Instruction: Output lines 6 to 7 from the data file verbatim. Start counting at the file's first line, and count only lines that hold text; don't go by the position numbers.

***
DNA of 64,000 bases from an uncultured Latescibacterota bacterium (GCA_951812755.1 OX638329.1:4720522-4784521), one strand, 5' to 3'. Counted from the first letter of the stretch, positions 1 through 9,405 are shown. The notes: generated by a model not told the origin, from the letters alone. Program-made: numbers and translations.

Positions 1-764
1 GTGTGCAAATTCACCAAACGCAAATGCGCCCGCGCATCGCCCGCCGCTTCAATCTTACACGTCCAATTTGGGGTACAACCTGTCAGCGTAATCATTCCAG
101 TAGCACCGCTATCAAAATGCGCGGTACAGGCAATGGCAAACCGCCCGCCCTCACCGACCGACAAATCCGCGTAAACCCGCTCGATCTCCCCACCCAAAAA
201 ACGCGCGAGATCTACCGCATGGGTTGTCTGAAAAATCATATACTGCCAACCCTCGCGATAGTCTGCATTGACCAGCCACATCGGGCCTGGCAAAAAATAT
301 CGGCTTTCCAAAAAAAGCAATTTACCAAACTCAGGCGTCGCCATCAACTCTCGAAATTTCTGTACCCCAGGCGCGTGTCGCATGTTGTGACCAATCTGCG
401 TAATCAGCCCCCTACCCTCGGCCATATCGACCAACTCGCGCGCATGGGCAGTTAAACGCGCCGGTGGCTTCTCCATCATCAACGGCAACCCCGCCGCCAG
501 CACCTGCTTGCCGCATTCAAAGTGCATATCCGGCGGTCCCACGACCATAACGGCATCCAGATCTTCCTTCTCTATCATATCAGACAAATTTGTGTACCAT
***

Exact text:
301 CGGCTTTCCAAAAAAAGCAATTTACCAAACTCAGGCGTCGCCATCAACTCTCGAAATTTCTGTACCCCAGGCGCGTGTCGCATGTTGTGACCAATCTGCG
401 TAATCAGCCCCCTACCCTCGGCCATATCGACCAACTCGCGCGCATGGGCAGTTAAACGCGCCGGTGGCTTCTCCATCATCAACGGCAACCCCGCCGCCAG